There was silence when I walked up to the car this morning. Nothing. No barks, no jangling chain, no pity crying in my heart. Maybe the neighbor’s dog died, I said to myself. I sort of wished he had.
He was chained outside a few steps from the gate. A Doberman, black and very skinny. They weren’t wasting food on this guy. Outside every day and night, in snow and sun and zero degrees. Maybe they brought him in once in a while, who knows? One day when I went to get the mail, I saw this funny black thing in the dirt beside the trailer and stopped to stare. It was the dog, curled up so tightly there were no paws or tail or head to notice! He must have been asleep, because he didn’t bark. All the rest of the forever time, though, bark, bark, bark, bark, bark… Whenever one of us got the mail, he barked. As soon as I opened our front door, he barked. He barked when I was crunching through the snow. He barked when I was chopping wood. He barked when I walked down the road two hundred yards away from him. We could hear him barking late at night. Sometimes there was a piteous moaning when his owner drove away.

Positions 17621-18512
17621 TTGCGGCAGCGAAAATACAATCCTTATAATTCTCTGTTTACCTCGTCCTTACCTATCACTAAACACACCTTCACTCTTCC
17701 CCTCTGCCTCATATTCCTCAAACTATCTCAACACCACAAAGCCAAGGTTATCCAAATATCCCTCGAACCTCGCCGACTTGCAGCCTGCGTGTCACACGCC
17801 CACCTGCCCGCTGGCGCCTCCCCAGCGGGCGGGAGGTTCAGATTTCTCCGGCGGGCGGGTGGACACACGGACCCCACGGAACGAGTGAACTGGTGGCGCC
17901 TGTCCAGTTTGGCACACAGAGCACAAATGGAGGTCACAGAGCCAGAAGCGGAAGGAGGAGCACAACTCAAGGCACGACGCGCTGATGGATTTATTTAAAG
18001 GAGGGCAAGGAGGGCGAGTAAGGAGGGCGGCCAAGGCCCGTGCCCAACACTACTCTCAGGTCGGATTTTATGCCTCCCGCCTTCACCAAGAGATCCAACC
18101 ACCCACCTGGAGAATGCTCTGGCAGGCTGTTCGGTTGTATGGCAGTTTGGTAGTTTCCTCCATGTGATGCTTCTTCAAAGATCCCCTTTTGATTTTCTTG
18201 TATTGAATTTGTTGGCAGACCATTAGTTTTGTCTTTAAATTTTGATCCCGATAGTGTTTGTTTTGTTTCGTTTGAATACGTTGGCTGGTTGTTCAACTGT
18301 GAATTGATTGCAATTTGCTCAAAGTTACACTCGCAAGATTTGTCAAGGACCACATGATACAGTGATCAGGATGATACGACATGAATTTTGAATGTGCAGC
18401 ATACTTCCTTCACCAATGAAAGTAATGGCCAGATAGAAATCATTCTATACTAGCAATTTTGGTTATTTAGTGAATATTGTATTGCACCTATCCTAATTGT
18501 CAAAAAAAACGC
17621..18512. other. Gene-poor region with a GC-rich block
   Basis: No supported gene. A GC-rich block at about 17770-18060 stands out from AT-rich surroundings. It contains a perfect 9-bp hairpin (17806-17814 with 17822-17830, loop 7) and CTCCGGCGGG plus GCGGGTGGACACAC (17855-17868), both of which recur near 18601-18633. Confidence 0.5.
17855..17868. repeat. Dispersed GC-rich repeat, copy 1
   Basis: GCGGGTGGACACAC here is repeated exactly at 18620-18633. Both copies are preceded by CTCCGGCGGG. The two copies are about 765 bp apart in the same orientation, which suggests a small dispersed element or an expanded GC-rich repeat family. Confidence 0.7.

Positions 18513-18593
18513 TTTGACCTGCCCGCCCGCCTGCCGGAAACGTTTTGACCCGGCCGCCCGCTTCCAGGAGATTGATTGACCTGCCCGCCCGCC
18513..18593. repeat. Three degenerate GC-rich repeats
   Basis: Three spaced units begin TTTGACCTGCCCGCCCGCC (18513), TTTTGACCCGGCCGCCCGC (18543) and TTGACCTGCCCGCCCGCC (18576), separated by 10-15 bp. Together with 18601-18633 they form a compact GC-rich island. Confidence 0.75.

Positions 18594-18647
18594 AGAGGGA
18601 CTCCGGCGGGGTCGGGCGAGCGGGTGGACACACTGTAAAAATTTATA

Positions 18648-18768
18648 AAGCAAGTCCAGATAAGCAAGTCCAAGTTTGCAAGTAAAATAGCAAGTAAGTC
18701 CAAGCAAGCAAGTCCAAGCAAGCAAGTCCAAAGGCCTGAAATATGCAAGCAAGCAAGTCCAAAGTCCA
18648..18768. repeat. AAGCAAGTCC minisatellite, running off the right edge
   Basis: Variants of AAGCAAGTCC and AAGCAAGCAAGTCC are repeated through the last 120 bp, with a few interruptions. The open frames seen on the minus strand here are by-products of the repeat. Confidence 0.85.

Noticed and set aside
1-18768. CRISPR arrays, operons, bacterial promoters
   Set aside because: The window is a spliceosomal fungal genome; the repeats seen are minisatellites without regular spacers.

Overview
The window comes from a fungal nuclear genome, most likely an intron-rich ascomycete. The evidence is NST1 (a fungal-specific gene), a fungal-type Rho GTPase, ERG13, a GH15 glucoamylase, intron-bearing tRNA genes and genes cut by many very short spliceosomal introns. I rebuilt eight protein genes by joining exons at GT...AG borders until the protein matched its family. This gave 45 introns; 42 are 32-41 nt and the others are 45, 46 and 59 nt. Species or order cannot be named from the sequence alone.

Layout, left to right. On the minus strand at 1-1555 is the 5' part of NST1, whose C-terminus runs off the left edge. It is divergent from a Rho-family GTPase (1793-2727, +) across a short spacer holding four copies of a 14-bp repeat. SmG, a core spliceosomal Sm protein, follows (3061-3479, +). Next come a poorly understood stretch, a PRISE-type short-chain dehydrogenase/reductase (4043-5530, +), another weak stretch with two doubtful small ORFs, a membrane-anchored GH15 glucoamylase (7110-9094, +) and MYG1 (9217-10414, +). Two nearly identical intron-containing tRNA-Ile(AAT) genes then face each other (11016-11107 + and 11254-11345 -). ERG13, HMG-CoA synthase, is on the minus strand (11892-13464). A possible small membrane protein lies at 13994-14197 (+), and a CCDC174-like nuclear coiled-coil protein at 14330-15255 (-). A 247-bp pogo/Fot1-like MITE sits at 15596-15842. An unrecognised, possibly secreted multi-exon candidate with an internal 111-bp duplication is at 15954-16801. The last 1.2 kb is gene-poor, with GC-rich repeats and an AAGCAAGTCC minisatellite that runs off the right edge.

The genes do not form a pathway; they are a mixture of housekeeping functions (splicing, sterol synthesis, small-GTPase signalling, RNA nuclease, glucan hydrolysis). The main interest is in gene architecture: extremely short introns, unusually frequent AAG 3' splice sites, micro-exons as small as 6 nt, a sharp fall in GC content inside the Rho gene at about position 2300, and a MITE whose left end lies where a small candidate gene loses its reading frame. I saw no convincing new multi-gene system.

At any rate I kept my distance. I didn’t want to see or hear or feel the dog, so in that respect the whole thing worked. I mean, he didn’t even have a dog house. There may have been enough chain for him to crawl underneath the single-wide somewhere, but I doubt it. “Call the sheriff,” people said. Oh sure. “Call animal control.” Yeah, yeah. And if I did and someone really came—there’s only one employee for 2,204 square miles—the owner’s gaze would turn my way. I know better than to tell a heavy guy with four trucks how to take care of his dog.
And then you’ll never guess what. I went back up to the road to take a picture for this post, and the leaping wraith was back! Was I glad or disappointed?
Bark, bark, bark, bark, bark…
What a karma sink this place is. There must be human sacrifices buried in the dirt. Flayed Spanish corpses, gringo teeth. Gasoline and radium.